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6 - Data Validation

Published online by Cambridge University Press:  25 January 2020

Michael Coppedge
Affiliation:
University of Notre Dame, Indiana
John Gerring
Affiliation:
University of Texas, Austin
Adam Glynn
Affiliation:
Emory University, Atlanta
Carl Henrik Knutsen
Affiliation:
Universitetet i Oslo
Staffan I. Lindberg
Affiliation:
Göteborgs Universitet, Sweden
Daniel Pemstein
Affiliation:
North Dakota State University
Brigitte Seim
Affiliation:
University of North Carolina, Chapel Hill
Svend-Erik Skaaning
Affiliation:
Aarhus Universitet, Denmark
Jan Teorell
Affiliation:
Lunds Universitet, Sweden
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Summary

Scholars and policy makers need systematic assessments of the validity of the measures produced by V-Dem. In Chapter 6, we present our approach to comparative data validation – the set of steps we take to evaluate the precision, accuracy, and reliability of our measures, both in isolation and compared to extant measures of the same concepts. Our approach assesses the degree to which measures align with shared concepts (content validation), shared rules of translation (data generation assessment), and shared realities (convergent validation). Within convergent validity, we execute two convergent validity tests. First, we examine convergent validity as it is typically conceived – examining convergence between V-Dem measures and extant measures. Second, we evaluate the level of convergence across coders, considering the individual coder and country traits that predict coder convergence. Throughout the chapter, we focus on three indices included in the V-Dem data set: polyarchy, corruption, and core civil society. These three concepts collectively provide a “hard test” for the validity of our data, representing a range of existing measurement approaches, challenges, and solutions.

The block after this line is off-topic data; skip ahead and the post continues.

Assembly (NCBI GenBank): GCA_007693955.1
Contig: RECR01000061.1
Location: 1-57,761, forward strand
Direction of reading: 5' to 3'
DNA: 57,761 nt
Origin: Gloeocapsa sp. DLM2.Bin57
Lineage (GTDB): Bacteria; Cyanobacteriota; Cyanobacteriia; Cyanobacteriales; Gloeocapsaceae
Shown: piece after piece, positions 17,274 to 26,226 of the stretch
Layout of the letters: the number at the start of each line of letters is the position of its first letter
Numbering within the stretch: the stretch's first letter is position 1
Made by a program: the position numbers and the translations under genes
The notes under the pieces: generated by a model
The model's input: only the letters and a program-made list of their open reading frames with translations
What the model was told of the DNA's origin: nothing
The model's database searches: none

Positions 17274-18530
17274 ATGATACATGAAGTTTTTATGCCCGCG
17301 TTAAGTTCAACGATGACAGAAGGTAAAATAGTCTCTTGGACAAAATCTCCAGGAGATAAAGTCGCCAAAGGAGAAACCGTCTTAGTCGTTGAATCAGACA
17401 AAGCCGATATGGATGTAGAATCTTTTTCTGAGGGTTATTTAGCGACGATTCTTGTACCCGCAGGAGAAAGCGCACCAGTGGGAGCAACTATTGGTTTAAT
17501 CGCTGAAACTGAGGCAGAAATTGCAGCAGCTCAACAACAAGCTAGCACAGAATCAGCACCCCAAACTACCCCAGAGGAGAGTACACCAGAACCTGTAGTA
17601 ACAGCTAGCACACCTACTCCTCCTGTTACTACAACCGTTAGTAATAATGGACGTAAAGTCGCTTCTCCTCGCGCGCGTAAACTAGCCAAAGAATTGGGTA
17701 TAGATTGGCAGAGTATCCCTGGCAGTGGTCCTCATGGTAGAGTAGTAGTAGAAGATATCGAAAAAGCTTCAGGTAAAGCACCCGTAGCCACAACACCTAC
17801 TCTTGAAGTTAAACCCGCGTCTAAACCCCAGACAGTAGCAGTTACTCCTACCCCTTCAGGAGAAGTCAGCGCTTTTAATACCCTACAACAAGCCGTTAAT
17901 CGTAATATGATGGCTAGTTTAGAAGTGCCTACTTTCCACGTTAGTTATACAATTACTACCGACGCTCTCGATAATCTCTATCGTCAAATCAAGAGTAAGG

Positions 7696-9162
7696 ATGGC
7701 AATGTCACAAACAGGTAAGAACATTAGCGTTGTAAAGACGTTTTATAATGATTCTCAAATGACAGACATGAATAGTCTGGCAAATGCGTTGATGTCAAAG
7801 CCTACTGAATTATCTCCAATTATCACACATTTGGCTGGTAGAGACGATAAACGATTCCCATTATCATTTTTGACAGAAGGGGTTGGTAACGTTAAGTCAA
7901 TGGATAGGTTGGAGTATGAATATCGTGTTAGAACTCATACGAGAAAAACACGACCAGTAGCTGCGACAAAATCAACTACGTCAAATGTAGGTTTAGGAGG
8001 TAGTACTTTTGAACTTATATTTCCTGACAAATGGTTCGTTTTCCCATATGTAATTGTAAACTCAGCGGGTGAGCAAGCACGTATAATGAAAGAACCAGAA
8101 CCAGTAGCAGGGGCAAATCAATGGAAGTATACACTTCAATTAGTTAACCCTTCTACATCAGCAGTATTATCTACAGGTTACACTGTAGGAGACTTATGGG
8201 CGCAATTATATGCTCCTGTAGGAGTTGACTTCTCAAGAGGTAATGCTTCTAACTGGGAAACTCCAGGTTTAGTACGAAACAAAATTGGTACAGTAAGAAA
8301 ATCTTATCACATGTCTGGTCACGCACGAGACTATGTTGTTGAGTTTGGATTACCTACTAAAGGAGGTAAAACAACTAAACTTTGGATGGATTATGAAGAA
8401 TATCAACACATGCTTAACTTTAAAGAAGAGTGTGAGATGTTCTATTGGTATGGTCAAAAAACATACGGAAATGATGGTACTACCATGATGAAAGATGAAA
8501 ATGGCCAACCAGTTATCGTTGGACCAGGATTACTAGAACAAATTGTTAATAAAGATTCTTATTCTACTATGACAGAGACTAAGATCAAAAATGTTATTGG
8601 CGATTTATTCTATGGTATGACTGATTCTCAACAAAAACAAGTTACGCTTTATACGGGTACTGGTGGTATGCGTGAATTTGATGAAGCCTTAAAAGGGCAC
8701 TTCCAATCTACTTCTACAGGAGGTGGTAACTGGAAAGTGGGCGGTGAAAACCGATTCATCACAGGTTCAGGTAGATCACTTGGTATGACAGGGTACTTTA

Type
Chapter
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Varieties of Democracy
Measuring Two Centuries of Political Change
, pp. 130 - 177
Publisher: Cambridge University Press
Print publication year: 2020

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